Recent news from the Center for Civic Media | MIT Center for Civic Media

Recent news from the Center for Civic Media

Scams: Jason Scott on The Mysterious Case of Robert Hoquim #ROFLCON

Jason Scott is one of the people on the Internet who I most admire. The man behind textfiles.com, he has done amazing work archiving the history of computing through a series of documentaries like Get Lamp and the BBS Documentary.

Jason tells us that this isn’t going to be one of his funny talks.

He tells about The Mysterious Mister Hoqim, a scam artist who he has been studying for many years. Jason tells us that nobody actually knows the last things that went through Bob’s mind when he passed away. After his death, the authorities linked him to a fugitive named John Paul Aleshe. They were given access to a shipping container which belonged to him. When that happened, a multimillion dollar life of fraud fell apart.

Memes from the Year 2000

It's 2012. Nerds are in and internet memes can actually make you famous IRL. But way back in the Year 2000, things were different. YouTube didn't exist, and a video had to be sent around as an email attachment (remember RealPlayer?). Your mom yelled at you for tying up the phone line and GeoCities plastered banners all over your creations.

The past is well-represented here, by Eric Wu of Eric Conveys an Emotion (founded in 1998), Zblofu of Zombocom, and Jonti Picking of Weebl's Stuff. They were all online in the 90's, but things really exploded in 2000.


Eric shot still photos of himself conveying requested emotions, gradually growing more complicated, from sad to conveying sarcastic respect for an authority figure.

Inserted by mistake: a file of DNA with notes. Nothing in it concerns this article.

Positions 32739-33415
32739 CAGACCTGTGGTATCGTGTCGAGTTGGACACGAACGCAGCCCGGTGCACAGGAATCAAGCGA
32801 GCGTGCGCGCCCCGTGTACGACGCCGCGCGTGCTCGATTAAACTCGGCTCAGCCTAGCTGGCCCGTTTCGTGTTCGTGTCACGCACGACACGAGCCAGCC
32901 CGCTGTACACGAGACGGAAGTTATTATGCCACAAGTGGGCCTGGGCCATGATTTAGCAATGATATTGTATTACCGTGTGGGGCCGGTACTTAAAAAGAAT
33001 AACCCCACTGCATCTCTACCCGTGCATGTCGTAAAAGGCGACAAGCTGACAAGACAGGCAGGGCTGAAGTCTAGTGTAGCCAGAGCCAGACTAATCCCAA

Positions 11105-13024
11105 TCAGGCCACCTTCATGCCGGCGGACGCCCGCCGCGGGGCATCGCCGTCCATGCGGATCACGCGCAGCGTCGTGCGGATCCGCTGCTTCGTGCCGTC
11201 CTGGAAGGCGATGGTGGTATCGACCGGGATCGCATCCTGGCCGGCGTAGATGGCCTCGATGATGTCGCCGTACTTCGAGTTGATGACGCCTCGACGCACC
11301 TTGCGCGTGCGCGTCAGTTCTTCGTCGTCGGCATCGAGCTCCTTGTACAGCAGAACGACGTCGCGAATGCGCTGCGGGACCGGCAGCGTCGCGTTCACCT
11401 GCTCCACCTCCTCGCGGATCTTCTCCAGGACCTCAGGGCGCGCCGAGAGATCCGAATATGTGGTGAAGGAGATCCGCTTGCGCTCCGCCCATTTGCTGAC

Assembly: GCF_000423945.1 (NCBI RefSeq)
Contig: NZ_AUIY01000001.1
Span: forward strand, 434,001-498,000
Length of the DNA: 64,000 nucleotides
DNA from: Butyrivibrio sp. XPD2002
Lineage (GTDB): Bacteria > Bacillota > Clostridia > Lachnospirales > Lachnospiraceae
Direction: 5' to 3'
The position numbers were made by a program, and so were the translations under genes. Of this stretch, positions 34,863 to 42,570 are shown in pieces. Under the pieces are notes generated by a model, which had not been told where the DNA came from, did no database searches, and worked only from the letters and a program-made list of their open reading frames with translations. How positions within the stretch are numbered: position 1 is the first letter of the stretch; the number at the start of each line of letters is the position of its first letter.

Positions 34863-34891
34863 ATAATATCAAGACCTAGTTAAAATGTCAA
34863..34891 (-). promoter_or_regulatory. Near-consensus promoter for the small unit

The crowd groans as we revisit hamsterdance.com and see how commercialized the once-pure GIF-overloaded page has become. But its spirit lives on at sites like omfgdogs.com.

From Micro-Fame to Nano-Fame: Nyan Cat, Me Gusta, Huh?, and Double Rainbow at #ROFLCON

ROFLCon has talked about microfame before, but the time to complete internet domination is even shorter than before. Memes now come and go at the rate of several per day, and they're also ever tinier and tinier splices of content: moving away from whole blogs to a few seconds of video here or a single image there.

What's it like to be known for a few seconds or pixels of content?

Mike Rugnetta of MemeFactory is moderating. The panelists include:

When Your 0:15 Seconds of Internet Fame is Up

Panelists: Austin Hall (Daft Hands), Leeroy Jenkins (Leeroy Jenkins), Kyle McDonald (One Red Paperclip), Chuck Testa (Ojai Taxidermy), Christian Lander (mod – Stuff White People Like)

For all those who don’t find their way into the drug-filled corridors of mega-fame and mansion-owning fortune, internet celebrity ends up being just another chapter–albeit a chaotic and awesome one.
So, what do people get up to after their time in the internet spotlight is over? This panel brings together folks that have packed up their bags, moved on, or otherwise returned to life as usual after the meme. What we’re aiming to find is: what has returned to normal? Are they relieved? And, in what ways were their lives irreversibly changed?

When Lulzes Go Global

Moderating is Ethan Zuckerman, the director of The MIT Media Lab Center for Civic Media and co-founder of the citizen journalist network Global Voices. He is probably best known for the Cute Cat Theory of Digital Activism.

There are all kinds of great internet memes out there that we don’t get to understand just because we don’t speak the languages. Memes require an enormous amount of background contextual knowledge to understand what, exactly, makes them funny. Ethan references his previous ROFLCon appearance, where talked about Makmende and challenged the organizers to bring in a more global outlook. Fortunately, ROFLCon responded in force and provided Ethan with an all-star panel of international internet culture translators.

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